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The Afghanistan Muddle

The Afghanistan Muddle

William Pfaff

Paris, January 15, 2008 – Britain's defense minister, Des Browne, says that the British military contingent in Afghanistan could remain there for "decades" to come. "One can't take the risk of seeing this country again become a training ground for terrorists threatening Great Britain," he recently declared.

There are two inanities in this statement, both common enough when western officials talk about terrorism. The first is that terrorists and guerrillas need a "training ground." Why? The suicide bomber needs motivation and nerve, but training is wasted on him or her. The bomb-maker can learn the techniques of bomb-making and the characteristics of explosives on the internet, and buy the ingredients locally.

Explosives lore, bomb-setting advice, and other counsel useful to the novice can be had from old hands in the game in conversations, informal meetings or classes, for which you don't have to go to Afghanistan.

A farm in the Midlands or Scotland (or better yet, Utah!) serves nicely as a training ground on which to do your physical training exercises. In the evening, after prayers, you can sit around the farm kitchen table and listen to ideological lectures. Or you can do the same thing in a city apartment. All Britain's bombers thus far, so far as I know, were British-bred.

"Guerrilla tactics," if the terrorist recruit wants to go to Iraq or Afghanistan to fight Americans or NATO, are no more than a version of small-unit infantry and ambush tactics, which anyone with basic military training is supposed to know and be able to teach -- plus the iron rules of guerrilla warfare: strike and run, never stand and fight, never try to hold ground, always fade away so as to fight another day. Ask anyone who has been trained by British or U.S. Special Forces.

What such politicians as Des Browne are actually saying when they talk about terrorist "training grounds" and decades-long wars is simply that they want to prevent a radical regime from taking power in Afghanistan, since that would be a political blow to the NATO powers committed to the action in Afghanistan. But it would certainly not be a military or strategic threat to Britain or any other NATO member.

Browne may pledge that this and future British Labour governments will fight for "decades" to defeat the Taliban, but he's wrong. Long before decades have passed, the British public, like the French, German, Canadian and Dutch publics – and one day even the American public – will decide otherwise. None is that interested in what happens to Afghanistan: nor need they be.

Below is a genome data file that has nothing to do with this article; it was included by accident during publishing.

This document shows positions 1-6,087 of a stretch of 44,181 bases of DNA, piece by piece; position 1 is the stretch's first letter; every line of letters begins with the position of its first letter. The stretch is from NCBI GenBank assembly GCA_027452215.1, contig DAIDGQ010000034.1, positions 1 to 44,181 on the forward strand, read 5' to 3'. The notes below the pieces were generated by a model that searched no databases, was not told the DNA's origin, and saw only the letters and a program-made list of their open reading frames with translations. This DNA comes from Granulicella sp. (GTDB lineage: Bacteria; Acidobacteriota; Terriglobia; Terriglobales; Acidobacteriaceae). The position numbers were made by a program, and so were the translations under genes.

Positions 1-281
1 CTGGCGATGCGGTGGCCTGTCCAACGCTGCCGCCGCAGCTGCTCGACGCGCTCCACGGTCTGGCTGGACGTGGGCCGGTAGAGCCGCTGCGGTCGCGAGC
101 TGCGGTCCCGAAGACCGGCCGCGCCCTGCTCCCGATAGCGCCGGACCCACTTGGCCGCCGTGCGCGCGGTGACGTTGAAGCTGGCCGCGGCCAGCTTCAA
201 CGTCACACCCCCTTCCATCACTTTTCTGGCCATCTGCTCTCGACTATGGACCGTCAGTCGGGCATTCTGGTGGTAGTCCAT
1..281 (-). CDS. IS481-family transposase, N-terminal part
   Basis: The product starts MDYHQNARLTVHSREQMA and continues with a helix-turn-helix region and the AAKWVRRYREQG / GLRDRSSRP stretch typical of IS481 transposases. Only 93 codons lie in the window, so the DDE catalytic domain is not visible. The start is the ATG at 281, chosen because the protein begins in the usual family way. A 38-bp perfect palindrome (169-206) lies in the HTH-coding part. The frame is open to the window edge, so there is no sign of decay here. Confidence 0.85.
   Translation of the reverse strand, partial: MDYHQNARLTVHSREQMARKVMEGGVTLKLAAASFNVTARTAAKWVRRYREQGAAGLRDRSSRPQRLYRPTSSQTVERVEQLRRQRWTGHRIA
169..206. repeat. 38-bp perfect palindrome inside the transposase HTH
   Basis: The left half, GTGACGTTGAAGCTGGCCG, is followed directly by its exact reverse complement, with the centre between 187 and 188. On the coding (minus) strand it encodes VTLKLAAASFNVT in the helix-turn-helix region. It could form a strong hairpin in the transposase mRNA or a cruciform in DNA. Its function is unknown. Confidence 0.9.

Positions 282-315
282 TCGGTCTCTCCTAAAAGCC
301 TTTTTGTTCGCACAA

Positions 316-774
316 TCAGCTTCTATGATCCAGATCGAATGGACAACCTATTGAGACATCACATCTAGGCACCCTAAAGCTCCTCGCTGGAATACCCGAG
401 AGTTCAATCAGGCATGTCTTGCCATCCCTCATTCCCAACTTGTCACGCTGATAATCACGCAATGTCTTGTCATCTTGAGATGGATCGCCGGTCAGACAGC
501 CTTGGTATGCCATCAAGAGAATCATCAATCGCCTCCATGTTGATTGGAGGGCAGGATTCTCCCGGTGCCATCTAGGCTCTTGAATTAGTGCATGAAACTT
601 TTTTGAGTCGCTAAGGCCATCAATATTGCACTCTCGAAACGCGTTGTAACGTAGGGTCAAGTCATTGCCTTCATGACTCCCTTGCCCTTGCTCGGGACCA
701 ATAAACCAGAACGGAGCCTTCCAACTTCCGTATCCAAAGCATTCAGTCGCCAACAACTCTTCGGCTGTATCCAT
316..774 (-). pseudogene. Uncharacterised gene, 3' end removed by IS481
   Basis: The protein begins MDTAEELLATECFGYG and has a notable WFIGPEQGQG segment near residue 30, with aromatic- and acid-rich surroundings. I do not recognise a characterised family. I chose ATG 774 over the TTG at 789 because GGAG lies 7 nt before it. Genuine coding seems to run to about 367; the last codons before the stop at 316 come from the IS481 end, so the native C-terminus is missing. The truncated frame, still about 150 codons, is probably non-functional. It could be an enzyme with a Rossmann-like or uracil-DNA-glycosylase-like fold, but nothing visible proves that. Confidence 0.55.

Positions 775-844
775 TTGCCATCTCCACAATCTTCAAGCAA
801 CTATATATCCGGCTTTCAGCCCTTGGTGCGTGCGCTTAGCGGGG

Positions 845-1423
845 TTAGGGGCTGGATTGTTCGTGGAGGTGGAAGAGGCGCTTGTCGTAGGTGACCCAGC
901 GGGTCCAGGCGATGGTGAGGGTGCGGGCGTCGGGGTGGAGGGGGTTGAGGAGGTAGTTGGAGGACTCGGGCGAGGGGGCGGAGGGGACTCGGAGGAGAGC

Afghanistan is currently the scene of a struggle for power among indigenous forces – the Pathans or Pashtuns, among whom the Taliban radical religious movement is currently a dynamic force – and the Hazara and Tajik peoples. None have the slightest interest in Britain, other than to be left alone (or put into power) by NATO. Three neighboring countries, Pakistan, Iran and India, have important interests involved in how this struggle for control of Afghanistan works out, but that is another matter.

The country most interested is Pakistan, since it initially was responsible for promoting Taliban control of Afghanistan, and consequently was forced into the conflict by the U.S. after 9/11. The resulting conflict in Afghanistan has caused Taliban-like political and religious radicalism to spread in Pakistan and jeopardize the survival of the existing secular government in Islamabad, as well as dividing the Pakistan Army, for sixty years the sole reliable structure of national authority and integrity in the country. Any more western interference in Pakistan, provoking nationalist reaction, could be fatal to that country's stability.

The British and NATO governments have the formal objective of making Afghanistan a safe, democratic and prosperous nation. A British (Scottish) observer, the writer and former official Rory Stewart, who heads the Turquois Mountain Foundation in Kabul and has long and intimate experience in Afghanistan, Iraq, and elsewhere in Asia, supports reconstruction efforts in Kabul but also says what nearly all experienced people say: that the western powers "should accept that we don't have the power, knowledge or legitimacy to change those societies."

Many current objectives of the foreign governments operating in Afghanistan are not merely difficult "but dishonest and impossible." Stewart adds (in the current issue of the British Prospect magazine) that "the rural areas are far more isolated, conservative and resistant to change than we publicly acknowledge.

"War has eroded social structures and entrenched ethnic suspicion....Power is in the hands of tribal leaders and militia commanders. Much of Afghanistan is barren and most people cannot read or write....The local population is at best suspicious of our actions. In [the province of] is more dangerous for foreign civilians than it was two years ago before we deployed our troops."

This is common sense reinforced by experience. There is a limit to what can be done to repair a nation shattered by nearly thirty years of foreign-sponsored war, during which Russians, Americans, and Pakistanis all exploited the country's internal divisions to what each conceived to be its own advantage.

To do what can be done in the way of peaceful reconstruction is one thing. To perpetuate foreign war on the pretext that Afghanistan in Taliban hands threatens the NATO powers is grotesque. The only serious response is NATO promotion of negotiations among the contending Afghan groups and their immediate neighbors. That would leave the future in their hands, where it should be.

© Copyright by Tribune Media Services International. All Rights Reserved.

This article comes from William PFAFF

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